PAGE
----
Vegetation Responses to Climate Variability in the Northern Arid to Sub-Humid Zones of Sub-Saharan Africa

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Rishmawi, K.; Prince, S.D.; Xue, Y. Vegetation Responses to Climate Variability in the Northern Arid to Sub-Humid Zones of Sub-Saharan Africa. Remote Sens. 2016, 8, 910.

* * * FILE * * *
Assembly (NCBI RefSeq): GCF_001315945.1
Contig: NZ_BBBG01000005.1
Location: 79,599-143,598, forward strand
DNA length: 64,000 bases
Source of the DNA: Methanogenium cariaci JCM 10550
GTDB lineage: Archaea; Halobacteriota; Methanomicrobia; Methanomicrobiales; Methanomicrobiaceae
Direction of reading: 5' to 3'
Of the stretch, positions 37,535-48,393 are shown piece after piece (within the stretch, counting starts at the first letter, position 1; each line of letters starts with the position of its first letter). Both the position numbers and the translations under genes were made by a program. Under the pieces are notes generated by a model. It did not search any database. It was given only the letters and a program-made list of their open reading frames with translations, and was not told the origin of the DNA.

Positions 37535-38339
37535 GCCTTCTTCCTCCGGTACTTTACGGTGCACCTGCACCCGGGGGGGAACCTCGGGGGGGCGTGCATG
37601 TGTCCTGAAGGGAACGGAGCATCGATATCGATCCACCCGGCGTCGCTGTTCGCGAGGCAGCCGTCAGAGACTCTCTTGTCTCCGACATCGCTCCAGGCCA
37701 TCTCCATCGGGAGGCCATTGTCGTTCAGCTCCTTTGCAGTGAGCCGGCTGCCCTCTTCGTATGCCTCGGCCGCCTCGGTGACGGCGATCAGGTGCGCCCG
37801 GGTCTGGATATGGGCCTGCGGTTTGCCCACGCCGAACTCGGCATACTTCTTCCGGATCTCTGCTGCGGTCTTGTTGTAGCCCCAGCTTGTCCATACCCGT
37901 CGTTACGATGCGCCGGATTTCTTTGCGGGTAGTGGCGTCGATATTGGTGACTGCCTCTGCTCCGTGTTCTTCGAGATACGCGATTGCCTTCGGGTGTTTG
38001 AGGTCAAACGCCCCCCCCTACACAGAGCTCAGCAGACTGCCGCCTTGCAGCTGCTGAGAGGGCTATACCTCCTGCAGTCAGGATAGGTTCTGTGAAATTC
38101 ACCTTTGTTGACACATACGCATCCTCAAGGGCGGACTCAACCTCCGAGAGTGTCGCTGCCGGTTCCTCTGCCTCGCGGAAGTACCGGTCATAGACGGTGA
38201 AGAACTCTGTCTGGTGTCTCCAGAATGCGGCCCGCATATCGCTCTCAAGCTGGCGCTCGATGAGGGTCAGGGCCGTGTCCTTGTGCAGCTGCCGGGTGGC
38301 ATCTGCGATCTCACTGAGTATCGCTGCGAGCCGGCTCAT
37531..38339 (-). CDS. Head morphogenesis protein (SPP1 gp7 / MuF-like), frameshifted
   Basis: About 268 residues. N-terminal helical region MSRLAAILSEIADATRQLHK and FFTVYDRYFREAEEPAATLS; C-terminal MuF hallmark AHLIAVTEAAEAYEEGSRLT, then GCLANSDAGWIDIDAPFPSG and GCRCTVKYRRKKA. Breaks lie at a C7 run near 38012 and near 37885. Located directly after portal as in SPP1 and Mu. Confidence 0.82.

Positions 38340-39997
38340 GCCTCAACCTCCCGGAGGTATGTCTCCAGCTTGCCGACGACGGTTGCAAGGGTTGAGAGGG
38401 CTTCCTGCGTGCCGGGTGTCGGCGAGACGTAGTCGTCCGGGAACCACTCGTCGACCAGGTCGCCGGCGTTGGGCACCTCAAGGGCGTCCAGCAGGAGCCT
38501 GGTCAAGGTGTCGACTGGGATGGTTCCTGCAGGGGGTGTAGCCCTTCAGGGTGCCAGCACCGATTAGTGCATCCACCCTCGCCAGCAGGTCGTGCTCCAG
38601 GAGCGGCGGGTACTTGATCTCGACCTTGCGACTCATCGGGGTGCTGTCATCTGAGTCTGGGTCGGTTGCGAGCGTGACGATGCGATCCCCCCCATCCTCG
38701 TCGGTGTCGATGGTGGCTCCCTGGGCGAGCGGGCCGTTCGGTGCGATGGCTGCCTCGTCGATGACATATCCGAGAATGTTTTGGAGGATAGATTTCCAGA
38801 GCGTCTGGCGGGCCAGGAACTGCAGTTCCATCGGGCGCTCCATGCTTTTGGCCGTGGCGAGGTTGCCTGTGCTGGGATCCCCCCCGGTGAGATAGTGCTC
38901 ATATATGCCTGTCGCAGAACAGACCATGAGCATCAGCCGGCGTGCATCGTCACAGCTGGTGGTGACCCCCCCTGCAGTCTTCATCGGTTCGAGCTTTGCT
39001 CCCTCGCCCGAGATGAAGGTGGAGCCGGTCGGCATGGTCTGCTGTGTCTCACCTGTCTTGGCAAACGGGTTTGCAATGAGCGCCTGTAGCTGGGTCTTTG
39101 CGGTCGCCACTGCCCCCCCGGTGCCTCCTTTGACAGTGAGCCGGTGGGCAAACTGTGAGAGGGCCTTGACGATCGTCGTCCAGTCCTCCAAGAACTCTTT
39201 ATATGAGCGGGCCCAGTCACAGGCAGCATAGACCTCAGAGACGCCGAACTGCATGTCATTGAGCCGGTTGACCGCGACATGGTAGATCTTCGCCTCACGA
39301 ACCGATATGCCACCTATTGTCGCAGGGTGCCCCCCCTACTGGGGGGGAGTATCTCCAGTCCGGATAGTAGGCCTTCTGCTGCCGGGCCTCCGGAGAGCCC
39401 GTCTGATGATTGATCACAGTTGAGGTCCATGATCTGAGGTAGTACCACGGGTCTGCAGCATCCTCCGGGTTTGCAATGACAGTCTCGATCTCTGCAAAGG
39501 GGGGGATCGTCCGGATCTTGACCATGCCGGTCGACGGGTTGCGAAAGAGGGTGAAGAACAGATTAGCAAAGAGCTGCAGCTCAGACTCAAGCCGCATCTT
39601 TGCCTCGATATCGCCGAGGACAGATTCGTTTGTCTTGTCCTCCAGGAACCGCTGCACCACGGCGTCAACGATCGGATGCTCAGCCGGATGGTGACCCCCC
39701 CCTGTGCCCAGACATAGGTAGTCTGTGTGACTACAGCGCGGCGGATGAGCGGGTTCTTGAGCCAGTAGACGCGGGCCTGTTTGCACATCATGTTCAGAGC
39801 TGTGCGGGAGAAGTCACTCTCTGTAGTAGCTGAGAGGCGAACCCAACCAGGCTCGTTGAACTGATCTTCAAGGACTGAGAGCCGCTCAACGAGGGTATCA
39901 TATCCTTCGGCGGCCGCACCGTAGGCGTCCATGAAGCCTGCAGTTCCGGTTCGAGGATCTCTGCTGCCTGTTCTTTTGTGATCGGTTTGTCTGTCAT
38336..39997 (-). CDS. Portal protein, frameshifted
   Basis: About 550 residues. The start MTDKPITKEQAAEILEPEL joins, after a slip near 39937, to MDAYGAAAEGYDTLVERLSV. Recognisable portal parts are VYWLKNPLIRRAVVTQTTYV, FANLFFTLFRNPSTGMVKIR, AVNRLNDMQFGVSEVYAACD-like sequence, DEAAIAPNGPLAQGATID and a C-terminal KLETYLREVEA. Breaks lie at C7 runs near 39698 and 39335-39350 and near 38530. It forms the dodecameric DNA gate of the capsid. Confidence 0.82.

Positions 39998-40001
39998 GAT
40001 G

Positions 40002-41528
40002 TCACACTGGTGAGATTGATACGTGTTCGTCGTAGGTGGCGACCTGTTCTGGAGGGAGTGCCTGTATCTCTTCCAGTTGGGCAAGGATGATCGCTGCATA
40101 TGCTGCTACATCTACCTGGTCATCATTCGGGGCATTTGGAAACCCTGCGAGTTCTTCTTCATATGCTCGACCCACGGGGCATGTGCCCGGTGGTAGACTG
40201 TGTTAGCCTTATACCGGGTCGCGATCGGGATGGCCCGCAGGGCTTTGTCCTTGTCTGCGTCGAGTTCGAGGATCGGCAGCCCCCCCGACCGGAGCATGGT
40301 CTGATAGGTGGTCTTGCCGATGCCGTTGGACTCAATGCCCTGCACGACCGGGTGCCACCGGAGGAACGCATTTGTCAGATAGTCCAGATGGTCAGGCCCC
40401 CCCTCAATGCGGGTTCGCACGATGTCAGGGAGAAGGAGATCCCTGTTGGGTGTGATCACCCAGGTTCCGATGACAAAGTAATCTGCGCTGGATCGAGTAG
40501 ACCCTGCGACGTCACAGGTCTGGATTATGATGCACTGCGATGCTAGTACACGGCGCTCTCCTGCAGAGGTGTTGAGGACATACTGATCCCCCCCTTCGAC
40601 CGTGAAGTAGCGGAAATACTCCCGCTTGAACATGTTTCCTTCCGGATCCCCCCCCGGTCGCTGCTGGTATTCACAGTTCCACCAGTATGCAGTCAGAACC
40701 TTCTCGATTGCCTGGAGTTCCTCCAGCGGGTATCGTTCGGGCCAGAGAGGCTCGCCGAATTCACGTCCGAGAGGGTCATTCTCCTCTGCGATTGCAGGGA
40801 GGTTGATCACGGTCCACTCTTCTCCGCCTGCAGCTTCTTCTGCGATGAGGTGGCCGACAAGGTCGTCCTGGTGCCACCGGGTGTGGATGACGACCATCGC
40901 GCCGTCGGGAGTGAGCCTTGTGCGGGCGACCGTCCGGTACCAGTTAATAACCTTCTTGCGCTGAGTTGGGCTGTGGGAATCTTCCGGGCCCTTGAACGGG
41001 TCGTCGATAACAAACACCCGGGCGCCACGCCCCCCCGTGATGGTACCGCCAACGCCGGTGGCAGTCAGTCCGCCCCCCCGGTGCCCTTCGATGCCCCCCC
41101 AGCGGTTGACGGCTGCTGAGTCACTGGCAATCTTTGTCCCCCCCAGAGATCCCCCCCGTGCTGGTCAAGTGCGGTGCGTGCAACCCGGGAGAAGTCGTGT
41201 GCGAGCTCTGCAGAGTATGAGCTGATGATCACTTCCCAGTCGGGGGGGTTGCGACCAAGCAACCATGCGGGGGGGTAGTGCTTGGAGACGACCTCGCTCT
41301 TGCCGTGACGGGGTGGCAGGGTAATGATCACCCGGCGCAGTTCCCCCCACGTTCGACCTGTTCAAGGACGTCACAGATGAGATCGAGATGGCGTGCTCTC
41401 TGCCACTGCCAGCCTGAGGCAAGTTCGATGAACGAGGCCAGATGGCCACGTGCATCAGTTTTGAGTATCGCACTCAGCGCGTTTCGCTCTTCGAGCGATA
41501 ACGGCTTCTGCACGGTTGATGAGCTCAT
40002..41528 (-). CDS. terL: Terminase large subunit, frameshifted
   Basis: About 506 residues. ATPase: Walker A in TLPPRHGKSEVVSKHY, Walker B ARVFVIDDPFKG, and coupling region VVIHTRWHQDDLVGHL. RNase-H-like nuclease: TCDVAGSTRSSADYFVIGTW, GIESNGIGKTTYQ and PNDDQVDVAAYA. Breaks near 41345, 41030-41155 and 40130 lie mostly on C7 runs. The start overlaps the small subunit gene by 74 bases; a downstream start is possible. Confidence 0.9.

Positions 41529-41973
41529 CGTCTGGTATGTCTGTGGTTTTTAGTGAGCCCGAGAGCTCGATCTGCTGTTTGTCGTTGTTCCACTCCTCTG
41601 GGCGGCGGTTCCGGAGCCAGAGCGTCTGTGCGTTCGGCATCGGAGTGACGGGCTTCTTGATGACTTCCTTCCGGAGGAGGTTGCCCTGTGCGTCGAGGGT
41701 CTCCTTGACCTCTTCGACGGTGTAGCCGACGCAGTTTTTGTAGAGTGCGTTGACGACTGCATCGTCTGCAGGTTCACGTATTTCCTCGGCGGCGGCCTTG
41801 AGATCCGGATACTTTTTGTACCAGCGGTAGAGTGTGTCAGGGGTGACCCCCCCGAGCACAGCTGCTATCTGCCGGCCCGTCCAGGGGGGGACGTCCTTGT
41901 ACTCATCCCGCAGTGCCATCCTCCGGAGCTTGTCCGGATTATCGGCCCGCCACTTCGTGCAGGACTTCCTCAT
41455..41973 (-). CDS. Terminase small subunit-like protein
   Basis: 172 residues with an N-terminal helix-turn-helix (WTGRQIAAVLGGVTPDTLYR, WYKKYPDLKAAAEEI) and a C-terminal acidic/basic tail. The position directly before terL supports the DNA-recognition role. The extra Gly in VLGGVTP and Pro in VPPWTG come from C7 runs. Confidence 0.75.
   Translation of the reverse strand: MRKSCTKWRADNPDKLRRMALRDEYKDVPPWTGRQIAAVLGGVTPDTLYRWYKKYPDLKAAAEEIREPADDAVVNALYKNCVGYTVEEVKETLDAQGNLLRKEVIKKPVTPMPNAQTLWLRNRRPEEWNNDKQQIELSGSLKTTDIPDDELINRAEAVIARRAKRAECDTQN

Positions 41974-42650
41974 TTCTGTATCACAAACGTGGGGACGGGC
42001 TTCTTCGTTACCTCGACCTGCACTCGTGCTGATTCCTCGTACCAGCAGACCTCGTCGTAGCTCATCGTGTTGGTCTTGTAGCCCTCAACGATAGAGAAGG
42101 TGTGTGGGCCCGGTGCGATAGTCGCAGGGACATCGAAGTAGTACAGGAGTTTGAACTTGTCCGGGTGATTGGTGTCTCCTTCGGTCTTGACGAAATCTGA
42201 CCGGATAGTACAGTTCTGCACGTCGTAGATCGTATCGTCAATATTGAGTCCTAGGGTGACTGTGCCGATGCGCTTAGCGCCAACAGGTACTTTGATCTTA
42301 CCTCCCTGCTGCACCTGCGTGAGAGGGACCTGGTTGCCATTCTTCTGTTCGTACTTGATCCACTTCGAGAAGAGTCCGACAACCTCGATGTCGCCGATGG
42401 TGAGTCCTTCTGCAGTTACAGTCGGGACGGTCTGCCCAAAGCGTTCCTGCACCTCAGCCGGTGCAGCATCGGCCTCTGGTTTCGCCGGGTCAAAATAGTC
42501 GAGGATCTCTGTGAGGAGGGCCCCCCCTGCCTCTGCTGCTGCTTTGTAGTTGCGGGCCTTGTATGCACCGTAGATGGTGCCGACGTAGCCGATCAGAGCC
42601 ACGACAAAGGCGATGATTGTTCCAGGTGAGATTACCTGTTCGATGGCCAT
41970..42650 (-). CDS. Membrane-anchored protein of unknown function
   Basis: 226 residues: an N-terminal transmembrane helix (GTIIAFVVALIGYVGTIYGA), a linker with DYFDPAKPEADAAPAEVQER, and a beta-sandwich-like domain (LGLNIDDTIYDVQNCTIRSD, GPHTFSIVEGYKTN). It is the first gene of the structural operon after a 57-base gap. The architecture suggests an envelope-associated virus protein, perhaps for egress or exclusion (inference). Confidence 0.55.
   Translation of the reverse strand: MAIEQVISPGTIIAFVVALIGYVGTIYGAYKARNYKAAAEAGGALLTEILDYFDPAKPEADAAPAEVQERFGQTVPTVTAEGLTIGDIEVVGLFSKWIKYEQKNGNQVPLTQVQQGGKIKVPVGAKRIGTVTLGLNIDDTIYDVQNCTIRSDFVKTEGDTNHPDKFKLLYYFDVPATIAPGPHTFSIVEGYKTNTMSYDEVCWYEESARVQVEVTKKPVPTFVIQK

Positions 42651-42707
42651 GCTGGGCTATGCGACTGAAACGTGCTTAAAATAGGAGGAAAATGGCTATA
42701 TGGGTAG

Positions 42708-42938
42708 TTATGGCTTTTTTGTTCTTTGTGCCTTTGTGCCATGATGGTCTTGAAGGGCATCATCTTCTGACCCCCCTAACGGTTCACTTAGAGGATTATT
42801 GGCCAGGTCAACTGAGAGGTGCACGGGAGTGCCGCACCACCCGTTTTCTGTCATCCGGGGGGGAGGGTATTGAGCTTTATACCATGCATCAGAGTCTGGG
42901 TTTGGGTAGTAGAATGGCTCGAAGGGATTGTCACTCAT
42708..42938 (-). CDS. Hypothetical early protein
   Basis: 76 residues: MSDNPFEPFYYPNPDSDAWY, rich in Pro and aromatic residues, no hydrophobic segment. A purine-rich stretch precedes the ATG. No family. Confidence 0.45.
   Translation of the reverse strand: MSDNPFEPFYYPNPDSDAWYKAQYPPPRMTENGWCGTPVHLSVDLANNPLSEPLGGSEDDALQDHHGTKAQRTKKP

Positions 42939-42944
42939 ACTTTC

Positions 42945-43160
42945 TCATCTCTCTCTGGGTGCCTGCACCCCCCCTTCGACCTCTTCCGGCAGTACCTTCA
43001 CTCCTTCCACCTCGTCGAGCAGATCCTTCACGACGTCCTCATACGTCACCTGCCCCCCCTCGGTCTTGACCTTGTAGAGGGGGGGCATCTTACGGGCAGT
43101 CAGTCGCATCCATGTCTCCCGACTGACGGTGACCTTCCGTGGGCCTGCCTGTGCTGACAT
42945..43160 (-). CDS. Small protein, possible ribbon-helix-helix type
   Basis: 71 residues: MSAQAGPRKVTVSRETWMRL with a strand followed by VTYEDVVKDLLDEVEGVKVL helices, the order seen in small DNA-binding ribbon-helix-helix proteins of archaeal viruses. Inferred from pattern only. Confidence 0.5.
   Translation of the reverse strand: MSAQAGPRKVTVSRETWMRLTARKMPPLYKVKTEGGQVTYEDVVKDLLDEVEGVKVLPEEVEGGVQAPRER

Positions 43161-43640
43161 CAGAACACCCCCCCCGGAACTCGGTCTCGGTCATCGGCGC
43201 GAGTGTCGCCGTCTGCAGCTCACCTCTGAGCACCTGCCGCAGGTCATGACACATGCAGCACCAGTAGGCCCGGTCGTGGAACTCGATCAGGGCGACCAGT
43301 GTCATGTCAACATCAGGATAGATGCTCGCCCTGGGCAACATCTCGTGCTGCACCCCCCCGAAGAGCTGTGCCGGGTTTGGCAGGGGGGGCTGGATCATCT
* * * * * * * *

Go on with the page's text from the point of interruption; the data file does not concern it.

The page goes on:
In water limited environments precipitation is often considered the key factor influencing vegetation growth and rates of development. However; other climate variables including temperature; humidity; the frequency and intensity of precipitation events are also known to affect productivity; either directly by changing photosynthesis and transpiration rates or indirectly by influencing water availability and plant physiology. The aim here is to quantify the spatiotemporal patterns of vegetation responses to precipitation and to additional; relevant; meteorological variables. First; an empirical; statistical analysis of the relationship between precipitation and the additional meteorological variables and a proxy of vegetation productivity (the Normalized Difference Vegetation Index; NDVI) is reported and; second; a process-oriented modeling approach to explore the hydrologic and biophysical mechanisms to which the significant empirical relationships might be attributed. The analysis was conducted in Sub-Saharan Africa; between 5 and 18°N; for a 25-year period 1982–2006; and used a new quasi-daily Advanced Very High Resolution Radiometer (AVHRR) dataset. The results suggest that vegetation; particularly in the wetter areas; does not always respond directly and proportionately to precipitation variation; either because of the non-linearity of soil moisture recharge in response to increases in precipitation; or because variations in temperature and humidity attenuate the vegetation responses to changes in water availability. We also find that productivity; independent of changes in total precipitation; is responsive to intra-annual precipitation variation. A significant consequence is that the degree of correlation of all the meteorological variables with productivity varies geographically; so no one formulation is adequate for the entire region. Put together; these results demonstrate that vegetation responses to meteorological variation are more complex than an equilibrium relationship between precipitation and productivity. In addition to their intrinsic interest; the findings have important implications for detection of anthropogenic dryland degradation (desertification); for which the effects of natural fluctuations in meteorological variables must be controlled in order to reveal non-meteorological; including anthropogenic; degradation.